Doctoral education differs from education at first and second level. Doctoral studies last for several years and include courses, supervision and training as well as spending time on research projects. Sometimes you will teach students at Bachelor’s or Master’s level, or have other duties at your department. SLU has an online introductory course for doctoral education, created with the purpose of giving new doctoral students a short overview of how the education works - click on the green button below to visit the course in Canvas. Also, do not miss the links at the bottom of this page, you will find some interesting and informative links there.
Doctoral education - content and duration
Doctoral studies in Sweden last 4 years (for the Degree of Doctor) or 2 years (for the Degree of Licentiate). However, your period of study will be extended if, for example, you teach or take parental leave.
Doctoral studies at SLU teach students scientific approaches and subject knowledge. They also provide training in teaching and education and leadership. Whilst you will participate in courses and other education activities, your doctoral studies will mainly comprise a thesis project and most of your time will be spent conducting research. A doctoral student pursues a project – their thesis – with help from two or more supervisors. In the beginning, doctoral students are dependent on their supervisors. Then as their projects progress, the doctoral student becomes the driving force behind the work and the supervisors take on an advisory role.
You are a student
It is important to remind yourself that doctoral education is an education. It can be easy to forget sometimes, as most PhD students are also employed. But you have been admitted to an education, and you are here at SLU to learn how to do research. It can be said that a PhD is a "driving license for research", i.e. your degree is not the end but the beginning of your further career. You are in training, and will make mistakes (from which you can learn things), experiments will fail (it happens to everyone) and it is quite natural that you will not know how everything works from the first moment. Dare to ask your colleagues or your supervisors if there is something you are wondering about! And remember that you are not alone, many (all?) PhD students sometimes feel doubts and insecurities.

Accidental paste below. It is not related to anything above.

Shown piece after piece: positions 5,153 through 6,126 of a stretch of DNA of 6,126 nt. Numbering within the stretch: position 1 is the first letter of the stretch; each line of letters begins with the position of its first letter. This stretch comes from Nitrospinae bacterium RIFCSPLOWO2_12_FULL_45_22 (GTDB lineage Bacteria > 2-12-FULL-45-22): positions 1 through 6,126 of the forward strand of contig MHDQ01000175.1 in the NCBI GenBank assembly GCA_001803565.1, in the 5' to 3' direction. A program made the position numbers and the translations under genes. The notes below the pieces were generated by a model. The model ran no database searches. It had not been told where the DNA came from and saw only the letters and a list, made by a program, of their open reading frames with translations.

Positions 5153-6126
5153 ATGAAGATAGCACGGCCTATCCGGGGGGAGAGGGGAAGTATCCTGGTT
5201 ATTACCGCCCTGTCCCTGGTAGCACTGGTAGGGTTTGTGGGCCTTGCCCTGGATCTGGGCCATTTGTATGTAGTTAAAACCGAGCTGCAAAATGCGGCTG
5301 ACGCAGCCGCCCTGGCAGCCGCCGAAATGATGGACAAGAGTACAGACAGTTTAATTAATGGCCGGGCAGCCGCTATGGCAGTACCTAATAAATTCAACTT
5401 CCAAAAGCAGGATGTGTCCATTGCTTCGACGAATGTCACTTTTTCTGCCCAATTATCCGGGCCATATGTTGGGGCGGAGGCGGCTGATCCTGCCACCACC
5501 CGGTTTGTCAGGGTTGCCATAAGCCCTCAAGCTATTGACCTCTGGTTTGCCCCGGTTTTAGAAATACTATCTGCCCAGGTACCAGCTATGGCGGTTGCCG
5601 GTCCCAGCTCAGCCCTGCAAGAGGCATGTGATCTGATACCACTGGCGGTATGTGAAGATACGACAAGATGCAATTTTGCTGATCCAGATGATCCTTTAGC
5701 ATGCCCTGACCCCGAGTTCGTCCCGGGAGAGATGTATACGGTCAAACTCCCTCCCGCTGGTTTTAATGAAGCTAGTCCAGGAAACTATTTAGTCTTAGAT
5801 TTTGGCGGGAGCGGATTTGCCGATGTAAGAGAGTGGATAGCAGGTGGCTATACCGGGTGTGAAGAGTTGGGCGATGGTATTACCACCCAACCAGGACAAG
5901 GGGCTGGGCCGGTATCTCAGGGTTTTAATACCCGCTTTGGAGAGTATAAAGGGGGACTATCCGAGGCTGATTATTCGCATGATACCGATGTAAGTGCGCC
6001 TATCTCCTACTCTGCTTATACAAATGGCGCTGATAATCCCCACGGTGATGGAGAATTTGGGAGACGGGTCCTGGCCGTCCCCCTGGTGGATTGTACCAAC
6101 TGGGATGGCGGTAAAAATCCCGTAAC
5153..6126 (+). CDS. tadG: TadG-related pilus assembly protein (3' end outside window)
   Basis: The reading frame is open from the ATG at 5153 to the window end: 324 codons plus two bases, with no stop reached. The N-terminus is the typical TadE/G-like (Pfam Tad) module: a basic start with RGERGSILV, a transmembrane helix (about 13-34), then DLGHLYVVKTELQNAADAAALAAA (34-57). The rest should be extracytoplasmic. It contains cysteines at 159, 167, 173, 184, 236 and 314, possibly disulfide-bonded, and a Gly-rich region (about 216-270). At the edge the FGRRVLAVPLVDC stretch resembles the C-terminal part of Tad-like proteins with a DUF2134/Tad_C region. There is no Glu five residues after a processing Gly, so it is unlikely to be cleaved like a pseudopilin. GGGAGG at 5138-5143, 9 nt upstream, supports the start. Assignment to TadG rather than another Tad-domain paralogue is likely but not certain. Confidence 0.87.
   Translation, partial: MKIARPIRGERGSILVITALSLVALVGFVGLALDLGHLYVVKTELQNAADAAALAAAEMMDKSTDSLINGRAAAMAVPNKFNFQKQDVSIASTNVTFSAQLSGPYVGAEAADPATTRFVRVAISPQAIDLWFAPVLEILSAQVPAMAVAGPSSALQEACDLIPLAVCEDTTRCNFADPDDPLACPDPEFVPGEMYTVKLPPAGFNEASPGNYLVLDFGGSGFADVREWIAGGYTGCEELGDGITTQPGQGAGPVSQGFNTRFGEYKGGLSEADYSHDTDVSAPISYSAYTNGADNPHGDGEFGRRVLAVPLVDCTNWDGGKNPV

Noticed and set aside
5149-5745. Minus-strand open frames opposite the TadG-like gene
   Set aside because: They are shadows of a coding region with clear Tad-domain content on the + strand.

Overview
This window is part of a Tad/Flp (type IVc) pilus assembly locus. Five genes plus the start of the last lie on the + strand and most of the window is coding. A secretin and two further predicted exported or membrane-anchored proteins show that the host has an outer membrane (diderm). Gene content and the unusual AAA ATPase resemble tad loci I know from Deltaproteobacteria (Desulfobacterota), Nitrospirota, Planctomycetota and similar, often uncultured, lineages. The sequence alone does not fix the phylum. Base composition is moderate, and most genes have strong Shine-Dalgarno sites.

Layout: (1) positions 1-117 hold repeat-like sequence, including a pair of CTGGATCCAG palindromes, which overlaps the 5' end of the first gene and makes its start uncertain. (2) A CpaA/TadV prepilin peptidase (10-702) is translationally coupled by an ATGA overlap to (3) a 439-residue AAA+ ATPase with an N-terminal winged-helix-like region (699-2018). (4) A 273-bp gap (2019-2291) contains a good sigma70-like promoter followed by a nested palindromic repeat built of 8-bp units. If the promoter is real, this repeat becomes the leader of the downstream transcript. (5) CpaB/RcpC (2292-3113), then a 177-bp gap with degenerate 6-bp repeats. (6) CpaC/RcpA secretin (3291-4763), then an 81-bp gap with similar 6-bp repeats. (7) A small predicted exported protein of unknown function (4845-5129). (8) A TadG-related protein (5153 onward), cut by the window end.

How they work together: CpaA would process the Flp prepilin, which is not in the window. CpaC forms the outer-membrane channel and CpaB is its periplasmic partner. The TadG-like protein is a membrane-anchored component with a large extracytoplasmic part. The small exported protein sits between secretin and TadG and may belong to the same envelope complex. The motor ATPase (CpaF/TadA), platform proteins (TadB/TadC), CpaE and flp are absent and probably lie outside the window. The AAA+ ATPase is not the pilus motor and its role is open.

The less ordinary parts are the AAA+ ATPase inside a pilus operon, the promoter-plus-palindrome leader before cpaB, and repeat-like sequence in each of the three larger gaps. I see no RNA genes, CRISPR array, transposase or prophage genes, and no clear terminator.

University life - how does it work?
Some PhD students who start their doctoral studies have a good grasp of how a Swedish university works, but most probably think that a lot of things feel foreign. Perhaps you come from another country and are unsure of how the culture at a Swedish department works, or you come from a background where university studies are unusual. It can be good to talk to a more senior doctoral colleague at the department if there is something in particular you are wondering about. Each department also has a director of studies or a person in charge of doctoral education to whom you can ask questions. Remember to check some of the links at the bottom of this page for more information on academic life in Sweden.
- A beginner's guide to Swedish Academia: To make things easier, Young Academy of Sweden has developed a guide for international researchers, to help navigate Swedish academia and remove time-consuming obstacles.
Each faculty has a mailing list for doctoral students
Each faculty has an email list for the faculty's doctoral students. Make sure to get on the list as soon as possible. Contact your faculty's director of studies or the administrator at the faculty office to join. Are you for example an industrial doctoral student, or sandwich doctoral student? It is as important for you to join the mailing lists as for the doctoral students that are employed at the department. Otherwise you might loose information on courses and other important things related to your education. Information on social activities will also be distributed via these mailings lists.
Tips for discussion topics with your supervisor group:
Doctoral education at SLU - who decides what?
At SLU, the vice-chancellor has overall responsibility for doctoral studies. However in practice, the faculties have been assigned responsibility via a delegation of authority. Decisions such as admission of a new doctoral student, change of supervisor, and defence of doctoral thesis are made at departmental level.
All doctoral students belong to a department, even those who are not employed by SLU. The head of department is responsible for all courses and programmes given to the department’s doctoral students. The head of department is also responsible for the work environment for the doctoral student, unless the student is employed by another employer than SLU.
Information for foreign doctoral students
The SLU Division of Human Resources has published information about living in Sweden and working at SLU. You can find useful information for before and after your move to Sweden here: https://internt.slu.se/en/my-employment/living-and-working-in-sweden/
International channels of information: